OSIRIS-REx Has a Blast with Bennu

By Will Sager

Asteroid 101955 Bennu (NASA photo)

In late 2020, the NASA OSIRIS-REx (Origins Spectral Interpretation Resource Identification Security – Regolith EXplorer) spacecraft tagged asteroid 101955 Bennu hoping to collect a sample to be returned to Earth for study. Scientists hope that these samples, which are thought to be primordial fragments from the early solar system, will provide clues into about planetary formation. Although Bennu threatened to eat the intrepid spacecraft, OSIRIS-REx had a blast.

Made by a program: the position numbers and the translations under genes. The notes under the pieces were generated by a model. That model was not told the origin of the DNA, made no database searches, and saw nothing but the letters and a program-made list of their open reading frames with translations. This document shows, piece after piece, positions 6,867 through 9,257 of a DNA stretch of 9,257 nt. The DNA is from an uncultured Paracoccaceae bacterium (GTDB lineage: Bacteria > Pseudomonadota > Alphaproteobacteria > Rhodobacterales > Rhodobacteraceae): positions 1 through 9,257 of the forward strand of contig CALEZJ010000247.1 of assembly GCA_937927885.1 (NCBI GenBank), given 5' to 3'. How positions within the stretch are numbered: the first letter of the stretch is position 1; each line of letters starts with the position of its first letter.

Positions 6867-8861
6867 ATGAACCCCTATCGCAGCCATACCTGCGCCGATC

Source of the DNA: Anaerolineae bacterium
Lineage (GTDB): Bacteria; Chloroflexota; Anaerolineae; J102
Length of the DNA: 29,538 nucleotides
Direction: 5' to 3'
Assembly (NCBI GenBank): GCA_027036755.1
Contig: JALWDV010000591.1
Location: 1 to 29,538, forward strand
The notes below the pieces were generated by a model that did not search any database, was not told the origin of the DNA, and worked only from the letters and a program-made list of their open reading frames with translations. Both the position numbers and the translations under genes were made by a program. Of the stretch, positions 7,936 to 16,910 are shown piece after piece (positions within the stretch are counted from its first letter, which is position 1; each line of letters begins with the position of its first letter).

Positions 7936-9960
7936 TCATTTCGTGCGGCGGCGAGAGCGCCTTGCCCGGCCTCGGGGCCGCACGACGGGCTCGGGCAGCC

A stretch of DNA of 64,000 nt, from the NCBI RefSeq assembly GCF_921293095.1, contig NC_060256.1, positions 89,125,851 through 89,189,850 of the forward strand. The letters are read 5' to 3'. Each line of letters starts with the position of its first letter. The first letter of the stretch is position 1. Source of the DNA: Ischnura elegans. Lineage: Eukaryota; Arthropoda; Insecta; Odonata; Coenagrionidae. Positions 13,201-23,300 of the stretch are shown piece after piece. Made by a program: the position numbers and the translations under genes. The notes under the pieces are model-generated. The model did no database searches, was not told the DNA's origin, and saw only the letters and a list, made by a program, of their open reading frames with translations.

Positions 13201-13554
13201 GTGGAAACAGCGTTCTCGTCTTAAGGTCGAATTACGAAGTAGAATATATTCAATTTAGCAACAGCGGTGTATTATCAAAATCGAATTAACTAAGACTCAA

Asteroid sampling has been attempted twice before by Japan’s JAXA (Japan Aerospace Exploration Agency), in 2005 from asteroid 25143 Itokawa by the Hyabusa 1 spacecraft and in 2019 from asteroid 162173 Ryugu by the Hyabusa 2 spacecraft. The first Hyabusa mission had technical difficulties that resulted in a malfunction of the sampling probe and recovery of < 1 milligram of material. Hybabusa 2 was more successful, but the recovered sample was still quite small at 5.4 grams ( about 0.2 oz). OSIRIS-REx was more ambitious, with a larger sampler called TAGSAM (Touch-and-go Sample Acquisition Mechanism), which was supposed to gather about 60 grams of material from the asteroid surface. To visualize TAGSAM, think of a large, high-tech toilet plunger about 30 cm (11.8 inches) across. The sampler, of course, is made of aluminum (not rubber). It has a ring of jets around the periphery that fire nitrogen gas to stir up small particles and force them into the sample chamber. The TAGSAM is attached to the spacecraft by a thin, articulated arm that allows the sampler to be unfolded and extended about 3.35 meters (11 feet). To collect a sample, the plan was to extend the TAGSAM and move the spacecraft slowly towards the surface of Bennu, make contact, and fire the nitrogen jets to stir up loose debris, which would be trapped inside TAGSAM by a cover flap.